Posted: May 2nd, 2011 | Author: Art Gallagher | Filed under: Bin Laden, Chris Christie | Tags: Bin Laden, Chris Christie | Comments Off on Governor Christie On Bin Laden’s Death
“The world’s most notorious terrorist died as he lived his life; as a coward. Our brave soldiers and intelligence officers deserve our eternal gratitude for their sacrifice and devotion to their mission of protecting America from those who wish to destroy us. I thank Presidents Bush and Obama for pursuing justice to its conclusion and hope that this achievement will reunite Americans behind the global War on terror that our incredible military and intelligence personnel fight for our protection every day. My family has worked to move beyond the tragedy that Bin Laden brought to us on September 11th, 2001. He took my brother and countless friends that day, and it is on their behalf that I feel a measure of satisfaction in Bin Laden’s demise.”Posted: May 2nd, 2011 | Author: Art Gallagher | Filed under: Bin Laden, Diane Gooch | Tags: Bin Laden, Diane Gooch | 10 Comments »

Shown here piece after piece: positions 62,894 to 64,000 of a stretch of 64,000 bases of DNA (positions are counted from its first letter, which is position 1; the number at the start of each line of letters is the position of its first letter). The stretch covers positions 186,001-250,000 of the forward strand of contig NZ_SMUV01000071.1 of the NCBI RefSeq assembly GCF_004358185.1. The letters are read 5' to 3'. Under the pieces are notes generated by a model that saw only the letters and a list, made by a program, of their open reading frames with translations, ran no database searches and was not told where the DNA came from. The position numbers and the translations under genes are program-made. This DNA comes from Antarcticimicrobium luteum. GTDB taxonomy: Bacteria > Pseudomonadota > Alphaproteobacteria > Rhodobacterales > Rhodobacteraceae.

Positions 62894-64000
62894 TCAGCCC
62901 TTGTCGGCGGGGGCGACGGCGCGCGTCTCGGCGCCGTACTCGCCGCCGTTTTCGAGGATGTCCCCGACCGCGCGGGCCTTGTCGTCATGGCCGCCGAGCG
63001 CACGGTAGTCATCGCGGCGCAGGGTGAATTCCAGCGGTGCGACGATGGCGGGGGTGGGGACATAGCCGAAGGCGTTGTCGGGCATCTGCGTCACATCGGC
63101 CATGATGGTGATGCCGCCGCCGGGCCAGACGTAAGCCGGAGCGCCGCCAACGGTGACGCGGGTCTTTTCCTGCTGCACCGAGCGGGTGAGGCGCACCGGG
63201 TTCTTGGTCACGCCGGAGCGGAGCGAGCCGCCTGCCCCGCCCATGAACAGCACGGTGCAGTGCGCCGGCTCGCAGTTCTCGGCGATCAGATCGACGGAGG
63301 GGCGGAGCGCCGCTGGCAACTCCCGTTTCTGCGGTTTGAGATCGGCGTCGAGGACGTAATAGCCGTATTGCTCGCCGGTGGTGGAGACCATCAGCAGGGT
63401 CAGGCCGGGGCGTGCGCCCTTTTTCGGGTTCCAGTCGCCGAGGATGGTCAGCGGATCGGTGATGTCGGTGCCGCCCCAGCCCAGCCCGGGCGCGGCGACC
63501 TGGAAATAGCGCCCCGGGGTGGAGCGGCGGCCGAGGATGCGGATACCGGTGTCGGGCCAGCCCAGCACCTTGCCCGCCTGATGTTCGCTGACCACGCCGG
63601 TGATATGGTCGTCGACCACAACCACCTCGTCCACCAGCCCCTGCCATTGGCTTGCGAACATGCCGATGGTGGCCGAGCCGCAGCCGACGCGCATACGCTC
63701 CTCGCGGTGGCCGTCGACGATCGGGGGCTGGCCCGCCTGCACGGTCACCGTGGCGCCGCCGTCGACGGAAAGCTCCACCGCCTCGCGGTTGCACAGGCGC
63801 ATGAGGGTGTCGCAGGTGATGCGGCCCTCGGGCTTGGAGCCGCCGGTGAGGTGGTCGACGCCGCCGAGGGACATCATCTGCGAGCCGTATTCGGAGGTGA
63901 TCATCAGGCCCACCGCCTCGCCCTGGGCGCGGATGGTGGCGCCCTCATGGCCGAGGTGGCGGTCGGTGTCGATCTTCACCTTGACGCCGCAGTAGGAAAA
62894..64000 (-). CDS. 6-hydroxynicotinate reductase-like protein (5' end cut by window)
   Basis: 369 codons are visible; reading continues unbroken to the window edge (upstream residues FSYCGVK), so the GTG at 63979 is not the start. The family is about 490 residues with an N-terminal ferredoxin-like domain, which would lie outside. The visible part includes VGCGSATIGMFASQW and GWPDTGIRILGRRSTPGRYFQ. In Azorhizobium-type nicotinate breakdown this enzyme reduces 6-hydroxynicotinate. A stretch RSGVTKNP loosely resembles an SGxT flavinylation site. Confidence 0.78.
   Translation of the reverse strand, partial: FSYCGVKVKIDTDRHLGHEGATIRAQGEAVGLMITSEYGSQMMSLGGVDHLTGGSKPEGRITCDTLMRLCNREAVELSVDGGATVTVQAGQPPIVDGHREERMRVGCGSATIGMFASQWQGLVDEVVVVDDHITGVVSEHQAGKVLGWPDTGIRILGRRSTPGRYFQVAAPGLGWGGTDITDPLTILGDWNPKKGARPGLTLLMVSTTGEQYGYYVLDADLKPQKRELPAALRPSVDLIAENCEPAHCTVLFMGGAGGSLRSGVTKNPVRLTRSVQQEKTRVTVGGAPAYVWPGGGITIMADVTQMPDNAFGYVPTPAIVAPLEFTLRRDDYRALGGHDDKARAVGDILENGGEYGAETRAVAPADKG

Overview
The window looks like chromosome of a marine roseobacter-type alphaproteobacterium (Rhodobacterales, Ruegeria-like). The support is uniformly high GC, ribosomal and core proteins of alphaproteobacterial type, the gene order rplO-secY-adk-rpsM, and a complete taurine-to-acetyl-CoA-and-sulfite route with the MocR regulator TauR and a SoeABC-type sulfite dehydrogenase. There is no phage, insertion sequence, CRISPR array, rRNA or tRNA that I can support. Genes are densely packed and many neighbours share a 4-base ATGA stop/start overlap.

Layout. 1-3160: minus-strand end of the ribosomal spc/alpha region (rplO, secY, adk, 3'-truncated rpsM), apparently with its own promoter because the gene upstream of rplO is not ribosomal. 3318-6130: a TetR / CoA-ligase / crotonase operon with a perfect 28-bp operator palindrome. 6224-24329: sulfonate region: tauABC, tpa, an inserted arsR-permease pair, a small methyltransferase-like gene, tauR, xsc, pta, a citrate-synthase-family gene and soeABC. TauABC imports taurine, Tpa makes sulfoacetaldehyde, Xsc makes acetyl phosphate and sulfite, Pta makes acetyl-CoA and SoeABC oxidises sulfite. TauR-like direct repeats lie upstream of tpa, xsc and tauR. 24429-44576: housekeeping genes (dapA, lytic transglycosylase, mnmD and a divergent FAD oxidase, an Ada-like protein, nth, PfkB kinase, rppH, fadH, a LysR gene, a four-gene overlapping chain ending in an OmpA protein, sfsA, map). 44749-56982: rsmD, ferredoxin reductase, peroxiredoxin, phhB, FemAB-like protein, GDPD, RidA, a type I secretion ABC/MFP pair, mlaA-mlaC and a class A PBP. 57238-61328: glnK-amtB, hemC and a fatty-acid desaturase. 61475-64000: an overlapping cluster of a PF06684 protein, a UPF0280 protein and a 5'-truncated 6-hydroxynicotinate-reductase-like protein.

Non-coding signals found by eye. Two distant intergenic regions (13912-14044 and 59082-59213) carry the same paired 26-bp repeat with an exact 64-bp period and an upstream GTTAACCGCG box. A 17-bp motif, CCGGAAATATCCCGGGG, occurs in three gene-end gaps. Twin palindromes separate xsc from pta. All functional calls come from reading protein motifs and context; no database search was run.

Seantor Joe Kyrillos issued the following statement this morning:
“Nearly ten years after the unspeakable attack on America on 9/11 justice is done.”
“Monmouth County paid a disproportionate price that day, losing 147 of its residents who never came back home.”
“I speak for all New Jerseyans and Americans in acknowledging the relief and sense of justice felt by the victim’s families as well as the pride we all feel in the heroic efforts of America’s armed forces and national security professionals stationed here and abroad.”
“Today all the world sees the determination and perseverance of America and its citizens to protect and secure our great nation.”Posted: May 2nd, 2011 | Author: Art Gallagher | Filed under: Bin Laden, Joe Kyrillos | Tags: Bin Laden, Joe Kyrillos | 1 Comment »